While I've never cross threaded a crown myself (in part due to a precaution I always take, by lining up the threads by rotating the crown counterclockwise until I can feel the threads fall into position, then tightening it clockwise), I've had a watch purchase fall through when the seller discovered that cross threading had occurred, and ended up flipping another watch whose threads were partially stripped by the successive misuse of a long string of previous owners. Screw-down crowns are generally considered something of a sought-after feature, as they generally increase a watches' potential water resistance. Which is fine, I think, when the only times you'd have to unscrew the crown would be the occasional time/date adjustment. But their use with mechanical movements - which, by their limited power reserve and inherent inaccuracy when compared to quartz, require far more interaction with the crown - makes me wary of the frequency with which I have to screw and unscrew those delicate threads.

That is why in general, unless you intend to use the watch as a dedicated diver (in which case, yearly maintenance and pressure checks on the watch's seals become an absolute must), I would avoid screw-down crowns in mechanical watches, especially the rare (and counter-to-all-logic) models that combine the feature with a handwound movement. The delicacy of screw-downs is why I decided to sell off my Rolex Explorer I, and sadly, with every modern Rolex watch (with the possible exception of some Cellini models) incorporating the feature, I don't predict myself adding another to my watch box in the near future.

(As I managed to sell the Explorer for a little more than I purchased it, I had high hopes of replacing it with the similiar 116000 Oyster Perpetual with a blue sunburst dial with the same 3-6-9 design as the Explorer, but the screw-down crown remains a deal breaker.)

Wednesday, December 14, 2011

Watch Radar: Timex Weekender T2N654KW

As I mentioned on Goods To Buy, the Timex Weekender series of military-style watches on NATO-style bands seem to be a great bargain for around $30 shipped, depending on which model you pick.  The picture above is the one that ended up selecting, the T2N654KW, with an off-white face and blue/gray stripped strap.

I'll follow up with a review once the watch arrives at my doorstep.

Thursday, December 8, 2011

Watch Primer #11: Legible Dials

What's in a Dial?

For the purposes of this post, the term "dial" encompasses not only the dial itself - that is, the piece of material that forms a backdrop for the hands of a watch - but everything that appears beneath the watch crystal: dial proper, hands, day/date windows, indices, etc. I'll be limiting my discussion to analog watches, as the technological needs and display styles of digital watches tend to entail a different set of considerations, which perhaps I'll pick up on in another Watch Primer installment.

On a basic three-hand watch, the dial's most elemental function is to provide a backdrop against which you can perceive the watch hands, and tell the time from their relative positions:

While some watches epitomize minimalist design aesthetics with no indices (the Movado "Museum Watch" being an iconic example), I'm of the view that a watch is a tool, and as such is defined by its primary function: telling time. In order to perform that function efficiently, it needs to possess the precision and demarcations necessary to enable its wearer to tell the time quickly and accurately. In general, this necessitates that a watch dial possess both hour and minute markers. This, however, is only one half of the legibility equation. The other is whether the watch's minute hand extends far enough to actually touch the minute markers, allowing you to tell exactly where the hand falls between markers without having to extend the lines in your head.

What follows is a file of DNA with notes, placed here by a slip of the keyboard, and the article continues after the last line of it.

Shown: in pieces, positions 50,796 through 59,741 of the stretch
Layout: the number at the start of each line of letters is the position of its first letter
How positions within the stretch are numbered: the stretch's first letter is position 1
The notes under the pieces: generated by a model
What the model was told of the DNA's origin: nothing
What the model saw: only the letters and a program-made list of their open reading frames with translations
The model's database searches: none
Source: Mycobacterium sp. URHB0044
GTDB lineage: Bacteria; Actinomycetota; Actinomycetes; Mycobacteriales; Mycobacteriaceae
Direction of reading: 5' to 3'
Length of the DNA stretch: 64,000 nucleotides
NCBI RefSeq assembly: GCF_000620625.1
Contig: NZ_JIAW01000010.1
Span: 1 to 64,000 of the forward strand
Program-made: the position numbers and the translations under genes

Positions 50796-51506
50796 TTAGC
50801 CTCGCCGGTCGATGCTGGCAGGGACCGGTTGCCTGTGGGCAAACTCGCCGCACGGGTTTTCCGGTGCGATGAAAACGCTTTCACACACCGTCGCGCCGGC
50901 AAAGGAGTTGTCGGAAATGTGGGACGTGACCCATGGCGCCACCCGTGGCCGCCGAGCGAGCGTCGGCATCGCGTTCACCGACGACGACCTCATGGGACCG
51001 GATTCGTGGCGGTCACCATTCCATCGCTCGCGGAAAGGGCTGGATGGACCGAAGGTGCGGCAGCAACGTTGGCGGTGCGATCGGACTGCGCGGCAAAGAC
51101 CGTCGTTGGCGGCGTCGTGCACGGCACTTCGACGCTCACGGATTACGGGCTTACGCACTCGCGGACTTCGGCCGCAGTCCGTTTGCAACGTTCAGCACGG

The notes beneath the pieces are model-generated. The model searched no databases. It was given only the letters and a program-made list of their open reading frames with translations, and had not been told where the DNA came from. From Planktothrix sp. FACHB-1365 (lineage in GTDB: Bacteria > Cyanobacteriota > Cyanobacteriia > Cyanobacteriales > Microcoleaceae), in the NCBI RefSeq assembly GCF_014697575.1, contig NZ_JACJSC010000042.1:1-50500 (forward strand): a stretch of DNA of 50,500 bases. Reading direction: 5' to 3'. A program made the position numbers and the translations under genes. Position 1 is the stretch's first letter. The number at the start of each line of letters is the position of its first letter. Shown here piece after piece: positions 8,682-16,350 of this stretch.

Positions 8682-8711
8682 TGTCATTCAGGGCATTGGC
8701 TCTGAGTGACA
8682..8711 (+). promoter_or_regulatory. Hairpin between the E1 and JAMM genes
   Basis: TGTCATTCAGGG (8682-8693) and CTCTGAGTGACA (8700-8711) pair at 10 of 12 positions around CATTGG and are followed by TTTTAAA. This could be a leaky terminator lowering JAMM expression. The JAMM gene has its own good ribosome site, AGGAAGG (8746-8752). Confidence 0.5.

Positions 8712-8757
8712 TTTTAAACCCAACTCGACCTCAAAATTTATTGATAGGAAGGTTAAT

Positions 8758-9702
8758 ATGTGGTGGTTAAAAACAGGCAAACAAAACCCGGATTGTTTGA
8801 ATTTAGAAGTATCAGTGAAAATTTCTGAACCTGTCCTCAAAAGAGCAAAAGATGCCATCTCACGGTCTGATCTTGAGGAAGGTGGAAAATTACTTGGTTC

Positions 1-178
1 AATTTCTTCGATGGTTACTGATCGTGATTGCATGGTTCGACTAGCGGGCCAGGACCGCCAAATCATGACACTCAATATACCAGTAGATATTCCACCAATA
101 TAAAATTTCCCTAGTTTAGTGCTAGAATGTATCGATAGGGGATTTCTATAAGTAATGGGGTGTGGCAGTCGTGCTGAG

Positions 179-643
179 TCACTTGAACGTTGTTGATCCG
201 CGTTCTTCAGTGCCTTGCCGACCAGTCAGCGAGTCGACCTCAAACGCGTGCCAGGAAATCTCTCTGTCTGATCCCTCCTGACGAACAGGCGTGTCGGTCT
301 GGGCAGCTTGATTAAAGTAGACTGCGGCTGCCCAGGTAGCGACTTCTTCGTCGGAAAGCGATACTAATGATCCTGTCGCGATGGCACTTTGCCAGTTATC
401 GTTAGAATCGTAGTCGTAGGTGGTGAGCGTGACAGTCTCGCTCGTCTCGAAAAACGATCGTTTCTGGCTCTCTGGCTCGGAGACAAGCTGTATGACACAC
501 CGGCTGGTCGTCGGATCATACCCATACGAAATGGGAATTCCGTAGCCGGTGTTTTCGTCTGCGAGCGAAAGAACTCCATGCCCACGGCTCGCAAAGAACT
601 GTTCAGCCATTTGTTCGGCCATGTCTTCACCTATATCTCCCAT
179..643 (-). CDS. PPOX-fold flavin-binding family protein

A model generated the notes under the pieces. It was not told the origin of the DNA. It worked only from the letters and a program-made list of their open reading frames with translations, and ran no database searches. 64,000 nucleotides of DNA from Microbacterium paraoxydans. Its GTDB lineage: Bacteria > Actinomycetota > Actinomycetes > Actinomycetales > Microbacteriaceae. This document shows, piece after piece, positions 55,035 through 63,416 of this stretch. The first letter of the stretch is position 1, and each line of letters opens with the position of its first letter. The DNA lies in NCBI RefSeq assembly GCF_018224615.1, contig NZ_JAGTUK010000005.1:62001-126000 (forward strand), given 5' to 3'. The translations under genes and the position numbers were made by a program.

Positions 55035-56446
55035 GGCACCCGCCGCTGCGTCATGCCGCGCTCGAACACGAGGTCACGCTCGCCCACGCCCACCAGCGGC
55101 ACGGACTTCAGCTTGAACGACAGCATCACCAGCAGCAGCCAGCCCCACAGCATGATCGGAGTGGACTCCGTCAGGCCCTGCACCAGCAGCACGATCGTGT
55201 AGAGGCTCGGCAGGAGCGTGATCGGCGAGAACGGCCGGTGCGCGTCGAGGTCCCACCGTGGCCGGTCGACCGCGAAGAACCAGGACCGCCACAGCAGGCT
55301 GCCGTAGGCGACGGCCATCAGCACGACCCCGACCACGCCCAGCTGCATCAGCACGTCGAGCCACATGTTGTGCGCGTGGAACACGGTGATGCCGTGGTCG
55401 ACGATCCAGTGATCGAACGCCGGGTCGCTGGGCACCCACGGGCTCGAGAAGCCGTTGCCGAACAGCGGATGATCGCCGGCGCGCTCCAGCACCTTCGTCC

The Omega Speedmaster Professional is once again a fine example of this principle done right:

Image (C) Omega SA.

 As you can see, the minute hand extends right up into the minute markers so that there's no question on which side of a marker the tip of the hand falls.

Mondaine's series of "Swiss Railway Watches" also seems to get it right, as in this example:

Mondaine A6603032811SBB.  Image courtesy 

Here, the blockish design of the minute hand could have made reading the precise time difficult if the hand didn't extend all the way into the minute markers.

Not all of the watches I've owned have gotten this design aspect right, though:

Citzen AT0200-05E Eco-Drive Chronograph.  Image courtesy

I didn't really notice this design issue back when I owned the Citizen (which otherwise is a stand-up watch; it saw me through a successful bar exam), but looking at it again years later the stubby minute hand was the first thing that I noticed. With time and exposure you just get more attuned to design nuances, which is one reason I wanted to tackle this topic in the Primer, so that those who are just starting out their watch collections can avoid the surprisingly less-than-obvious pitfalls into which I've fallen in the past.

Inexplicably, even titans of the watchmaking world like Rolex and Patek Philippe have sinned in this area:

A surprising number of Rolex's models have minute hands that fall short of the mark, but the infamously stubby 39mm Explorer is the most obvious culprit, potentially leaving you straining to tell where the hand falls with relation to the nearest minute:

Image courtesy

And then compare this 38mm diameter Calatrava 5296G

(C) Patek Philippe SA.
to the slightly older (and 37mm) Calatrava 5127G:

(C) Patek Philippe SA.
Both models use the same 324SC movement (and possibly the same hands, judging by the images), yet the millimeter larger 5296G has a noticeable gap between the minute indices and the tip of its minute hand.  Personally, I'd expect more attention to detail from the world's premier watch manufacturer.

I've heard in some circles that minute hand length might be constrained by the size of the dial in relation to the torque power of the watch's movement, but if that's really the limiting factor, then I think the disconnect becomes an admission of substandard - or at least cost-cutting - engineering, which may be forgivable in a fashion watch, but is hardly something you'd want to see in a watch that is supposed to stand for horological excellence - and costs thousands of dollars because of it.  Just another detail to be mindful of when shopping for your grail watch.